Senators Question Aetna's Billion-Dollar Break-up Fee and Decision to Leave ACA Exchanges After DOJ Challenges Merger with Humana
Washington, DC - In a letter sent to Aetna's CEO today, Senators Elizabeth Warren (D-Mass.), Bernie Sanders (I-Vt.), Edward J. Markey (D-Mass.), Sherrod Brown (D-Ohio), andBill Nelson (D-Fla.) raised questions about the company's decision to withdraw from the federal Affordable Care Act (ACA) health care exchanges after the Department of Justice (DOJ) challenged Aetna's proposed merger with Humana.
"Aetna's decision regarding its participation in the ACA exchanges appears to be an effort to pressure the Justice Department into approving a merger that the Department has alleged violates antitrust law and has the potential to significantly harm consumers all across the country," the senators wrote. The senators' letter notes that Aetna had repeatedly expressed commitment to remaining in the ACA exchanges, including as recently as May 2016. But after DOJ began to raise concerns about the merger, Aetna told the agency that its continued participation in the exchanges was conditioned upon the merger's approval.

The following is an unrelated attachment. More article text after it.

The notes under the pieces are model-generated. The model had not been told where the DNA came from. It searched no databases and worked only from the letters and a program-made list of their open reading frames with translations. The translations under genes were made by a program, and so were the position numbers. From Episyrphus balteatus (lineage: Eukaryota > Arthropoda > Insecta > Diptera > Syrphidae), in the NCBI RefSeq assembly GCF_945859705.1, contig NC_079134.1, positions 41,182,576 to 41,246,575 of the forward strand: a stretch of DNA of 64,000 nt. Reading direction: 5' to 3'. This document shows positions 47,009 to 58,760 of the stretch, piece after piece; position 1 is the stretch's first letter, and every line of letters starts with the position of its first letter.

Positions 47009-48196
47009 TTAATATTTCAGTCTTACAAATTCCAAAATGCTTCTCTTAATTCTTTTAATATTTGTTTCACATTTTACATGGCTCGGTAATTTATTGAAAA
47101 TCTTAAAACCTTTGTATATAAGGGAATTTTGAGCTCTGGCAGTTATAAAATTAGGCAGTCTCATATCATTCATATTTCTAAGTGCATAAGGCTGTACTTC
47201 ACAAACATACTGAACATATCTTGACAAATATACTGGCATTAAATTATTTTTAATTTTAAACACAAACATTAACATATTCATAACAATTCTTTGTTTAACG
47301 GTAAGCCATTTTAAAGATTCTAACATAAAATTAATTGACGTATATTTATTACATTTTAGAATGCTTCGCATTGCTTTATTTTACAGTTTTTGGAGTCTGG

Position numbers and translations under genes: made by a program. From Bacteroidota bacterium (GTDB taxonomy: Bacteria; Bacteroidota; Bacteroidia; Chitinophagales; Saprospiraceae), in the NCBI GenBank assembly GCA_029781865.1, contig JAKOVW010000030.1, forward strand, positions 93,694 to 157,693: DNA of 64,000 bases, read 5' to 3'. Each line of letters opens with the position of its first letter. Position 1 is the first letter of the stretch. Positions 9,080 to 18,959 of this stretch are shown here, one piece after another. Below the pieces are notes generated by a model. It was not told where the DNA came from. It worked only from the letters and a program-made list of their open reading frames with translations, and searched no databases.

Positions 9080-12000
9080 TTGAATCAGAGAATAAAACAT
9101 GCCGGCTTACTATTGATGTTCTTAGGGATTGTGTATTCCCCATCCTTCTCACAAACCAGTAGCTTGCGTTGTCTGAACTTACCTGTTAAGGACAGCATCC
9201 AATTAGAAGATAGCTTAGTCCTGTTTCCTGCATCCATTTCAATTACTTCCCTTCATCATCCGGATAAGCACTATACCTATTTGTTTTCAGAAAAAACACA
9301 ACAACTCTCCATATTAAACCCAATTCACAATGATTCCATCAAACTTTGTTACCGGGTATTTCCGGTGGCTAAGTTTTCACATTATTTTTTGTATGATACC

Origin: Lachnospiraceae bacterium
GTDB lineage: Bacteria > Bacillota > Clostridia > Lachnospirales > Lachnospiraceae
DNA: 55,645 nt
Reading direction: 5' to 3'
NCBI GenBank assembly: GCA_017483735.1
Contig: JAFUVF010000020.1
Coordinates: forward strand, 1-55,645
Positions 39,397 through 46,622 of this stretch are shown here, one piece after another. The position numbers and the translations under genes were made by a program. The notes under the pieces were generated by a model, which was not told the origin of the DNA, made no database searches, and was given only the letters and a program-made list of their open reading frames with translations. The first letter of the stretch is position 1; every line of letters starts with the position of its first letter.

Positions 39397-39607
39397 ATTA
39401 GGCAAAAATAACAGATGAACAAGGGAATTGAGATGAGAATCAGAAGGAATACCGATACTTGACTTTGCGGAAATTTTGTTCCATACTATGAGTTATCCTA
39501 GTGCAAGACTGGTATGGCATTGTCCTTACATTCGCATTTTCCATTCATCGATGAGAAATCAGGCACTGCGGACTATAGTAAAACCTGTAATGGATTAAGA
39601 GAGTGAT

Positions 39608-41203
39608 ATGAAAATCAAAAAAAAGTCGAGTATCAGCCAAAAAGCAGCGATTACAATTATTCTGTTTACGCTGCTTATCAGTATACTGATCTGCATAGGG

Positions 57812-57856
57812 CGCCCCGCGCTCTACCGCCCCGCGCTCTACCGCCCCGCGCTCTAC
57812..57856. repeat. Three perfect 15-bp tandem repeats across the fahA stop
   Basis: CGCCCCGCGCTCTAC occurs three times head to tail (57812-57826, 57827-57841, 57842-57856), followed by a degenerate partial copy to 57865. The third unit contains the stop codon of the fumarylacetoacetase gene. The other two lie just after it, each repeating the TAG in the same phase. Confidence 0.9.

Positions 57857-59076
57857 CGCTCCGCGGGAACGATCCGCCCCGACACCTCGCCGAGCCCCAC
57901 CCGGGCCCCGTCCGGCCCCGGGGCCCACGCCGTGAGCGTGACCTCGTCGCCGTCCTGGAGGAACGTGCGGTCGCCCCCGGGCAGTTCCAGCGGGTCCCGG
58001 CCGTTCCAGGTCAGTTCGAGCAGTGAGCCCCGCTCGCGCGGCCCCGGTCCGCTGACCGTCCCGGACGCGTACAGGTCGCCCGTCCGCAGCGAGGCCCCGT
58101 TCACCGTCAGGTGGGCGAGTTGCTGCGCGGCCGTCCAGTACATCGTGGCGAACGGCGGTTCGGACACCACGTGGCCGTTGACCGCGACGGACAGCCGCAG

In a July letter to DOJ, Aetna explained that it would end its participation in the ACA exchanges due to the significant costs the company incurred during its pursuit of the merger. However, as the senators note, when Aetna negotiated the terms of the merger, it included a $1 billion payment to Humana if the acquisition was not completed by the end of 2016. The Senators raised questions about this "dangerous and irresponsible bet that the Justice Department would not block the deal because Aetna had structured the deal in a way that would cause significant damage to itself and, by extension, to the public exchanges, if it was blocked."
They further stated, "Aetna could not have been surprised at the concerns raised by regulators about this merger...Such scrutiny was widely anticipated because antitrust laws prohibit mergers that substantially lessen competition - and decreased consumer choice, decreased quality of care, and skyrocketing consumer costs were all identified as potential consequences of approval."
The senators' letter asks Aetna to answer a series of questions about its pursuit of the merger with Humana and about its decisions related to participation in the federal exchanges. A PDF copy of the letter is available here.